my friend and i noticed about 11 stars twinkling like we've never seen before. at first, we thought they were some form of helicopter, but they never moved, and the light coming from them was white, green, blue, purple, and red. i have never seen stars do that before. that was two days ago. last night we were going to check again, but it was too cloudy to see any stars.



posted on Apr, 29 2012 @ 09:10 PM
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reply to post by jiggerj
 


Venus is suppose to be very visible right now.
Too many clouds for me too see anything here


Venus



posted on Apr, 29 2012 @ 09:27 PM
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Originally posted by ZeroReady
Stars twinkle but planets do not. If it's not twinkling chances are it's a planet. Stars are giving off light and energy in all kinds of forms, and lots of it. Our atmosphere causes the twinkling. Planets only reflect light from the sun, they do not produce their own. Hence they do not twinkle.


No kidding! I never knew that. Thank you so much!



posted on Apr, 29 2012 @ 09:28 PM
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Originally posted by windword

Originally posted by ZeroReady
Stars twinkle but planets do not. If it's not twinkling chances are it's a planet. Stars are giving off light and energy in all kinds of forms, and lots of it. Our atmosphere causes the twinkling. Planets only reflect light from the sun, they do not produce their own. Hence they do not twinkle.


Venus twinkles like there's no tomorrow!

I don't about Saturn and the others though.


I didn't see venus twinkle, but it was HUGE tonight. One website claimed that many people believe it to be a UFO. lol


jra

posted on Apr, 29 2012 @ 09:57 PM
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I'd have to echo the Saturn and Spica as well. But it's hard to know for sure without adequate location information. And planets generally don't twinkle or not as much as stars do anyway. Mars should also be visible, just left of the Moon (9 O'clock). If you can see it, is it twinkling at all?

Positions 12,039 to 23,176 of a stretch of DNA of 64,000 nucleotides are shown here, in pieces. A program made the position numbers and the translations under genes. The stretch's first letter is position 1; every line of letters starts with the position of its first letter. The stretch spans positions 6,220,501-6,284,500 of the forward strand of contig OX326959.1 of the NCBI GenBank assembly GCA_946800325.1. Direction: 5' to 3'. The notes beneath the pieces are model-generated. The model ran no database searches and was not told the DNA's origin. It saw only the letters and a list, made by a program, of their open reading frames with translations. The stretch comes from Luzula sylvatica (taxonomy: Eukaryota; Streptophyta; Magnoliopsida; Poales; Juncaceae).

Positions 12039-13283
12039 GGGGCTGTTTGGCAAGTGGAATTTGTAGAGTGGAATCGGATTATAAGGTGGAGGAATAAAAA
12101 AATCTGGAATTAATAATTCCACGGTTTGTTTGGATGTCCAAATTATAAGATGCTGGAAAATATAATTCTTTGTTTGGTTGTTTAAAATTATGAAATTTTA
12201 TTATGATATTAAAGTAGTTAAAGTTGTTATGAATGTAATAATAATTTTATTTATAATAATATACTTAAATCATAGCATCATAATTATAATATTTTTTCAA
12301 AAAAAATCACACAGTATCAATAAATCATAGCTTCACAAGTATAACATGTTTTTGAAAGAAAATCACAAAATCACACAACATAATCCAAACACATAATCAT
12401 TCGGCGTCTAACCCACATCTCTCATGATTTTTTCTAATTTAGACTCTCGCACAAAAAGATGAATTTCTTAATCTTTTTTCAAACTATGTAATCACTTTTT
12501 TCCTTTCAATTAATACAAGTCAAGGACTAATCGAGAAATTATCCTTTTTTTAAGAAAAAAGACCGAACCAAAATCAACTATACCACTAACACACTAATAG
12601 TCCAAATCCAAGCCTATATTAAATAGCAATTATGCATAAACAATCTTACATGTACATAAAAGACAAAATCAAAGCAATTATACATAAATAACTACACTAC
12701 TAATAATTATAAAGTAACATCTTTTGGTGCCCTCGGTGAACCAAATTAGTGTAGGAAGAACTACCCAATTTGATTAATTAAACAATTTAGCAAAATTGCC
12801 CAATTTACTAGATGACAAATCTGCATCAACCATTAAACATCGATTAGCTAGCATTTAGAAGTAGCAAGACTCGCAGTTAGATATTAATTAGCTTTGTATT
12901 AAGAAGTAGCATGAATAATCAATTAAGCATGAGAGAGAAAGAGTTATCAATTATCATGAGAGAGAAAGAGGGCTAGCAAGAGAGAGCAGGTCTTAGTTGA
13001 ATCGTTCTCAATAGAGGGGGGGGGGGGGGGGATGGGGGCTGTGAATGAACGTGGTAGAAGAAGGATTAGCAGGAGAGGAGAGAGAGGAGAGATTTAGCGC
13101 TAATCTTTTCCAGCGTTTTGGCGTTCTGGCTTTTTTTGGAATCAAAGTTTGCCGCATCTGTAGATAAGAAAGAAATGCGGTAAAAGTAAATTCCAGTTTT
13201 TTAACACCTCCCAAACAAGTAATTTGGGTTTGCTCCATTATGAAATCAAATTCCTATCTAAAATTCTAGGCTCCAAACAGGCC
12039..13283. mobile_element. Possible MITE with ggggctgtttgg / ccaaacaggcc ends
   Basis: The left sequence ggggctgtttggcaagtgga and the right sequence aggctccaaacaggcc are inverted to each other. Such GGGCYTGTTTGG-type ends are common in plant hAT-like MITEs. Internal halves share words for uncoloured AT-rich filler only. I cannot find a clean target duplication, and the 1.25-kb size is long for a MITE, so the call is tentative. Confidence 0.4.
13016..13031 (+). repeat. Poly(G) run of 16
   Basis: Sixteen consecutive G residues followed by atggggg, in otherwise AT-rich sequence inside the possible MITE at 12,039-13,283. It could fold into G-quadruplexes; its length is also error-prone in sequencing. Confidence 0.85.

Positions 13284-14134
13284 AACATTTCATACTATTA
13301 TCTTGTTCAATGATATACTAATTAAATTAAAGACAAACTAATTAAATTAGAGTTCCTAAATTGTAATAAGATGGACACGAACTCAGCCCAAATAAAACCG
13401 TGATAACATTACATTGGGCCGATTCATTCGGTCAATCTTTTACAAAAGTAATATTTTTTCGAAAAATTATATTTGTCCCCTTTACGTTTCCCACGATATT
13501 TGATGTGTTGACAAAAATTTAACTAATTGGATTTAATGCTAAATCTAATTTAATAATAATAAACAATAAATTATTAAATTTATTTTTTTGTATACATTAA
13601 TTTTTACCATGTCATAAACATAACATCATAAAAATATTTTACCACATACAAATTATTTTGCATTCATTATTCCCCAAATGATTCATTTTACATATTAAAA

posted on Apr, 29 2012 @ 09:58 PM
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reply to post by jiggerj
 


Stars twinkle due to brightness and the atmosphere. The brighter the object in the sky, the more twinkle you will see. Sirius is the "Twinkle" champion and its about 8 light years from earth. You will see all kinds of colors due impart to Sirius B rotating around it. On any given clear night it will look like a strobe.

Venus is very bright in the western sky and will appear long before dusk.



posted on Apr, 30 2012 @ 05:06 AM
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Originally posted by samlf3rd
It depends on how hot and far away the star is and how much light is hitting it. Others stars that don't twinkle are planets. THey have a certain number of photons hitting bouncing of the surface toward you. Other bright stars are galaxies with trillions of different light rays bouncing all over the place that gives the twinkle. The sun would twinkle when viewed from another galaxy, yet our planet would not.


Stars twinkle because they are a point source of light, planets are close enough to look like a disc that's why they are not effected by the turbulence in the atmosphere.

If you saw the earth from a great enough distance that it was a point source of light and your location had a similar atmosphere to earth then the earth would appear to twinkle!



posted on Apr, 30 2012 @ 05:59 AM
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Yeah! I noticed them the other night! Then they were right beside each other.
Here is a screenshot of my stellarium about 10 minutes ago at 3:46 a.m. Berkeley CA




posted on Apr, 30 2012 @ 07:26 AM
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reply to post by windword
 


Venus doesn't twinkle.

OP, it was probably Mars or Saturn. Planets don't twinkle.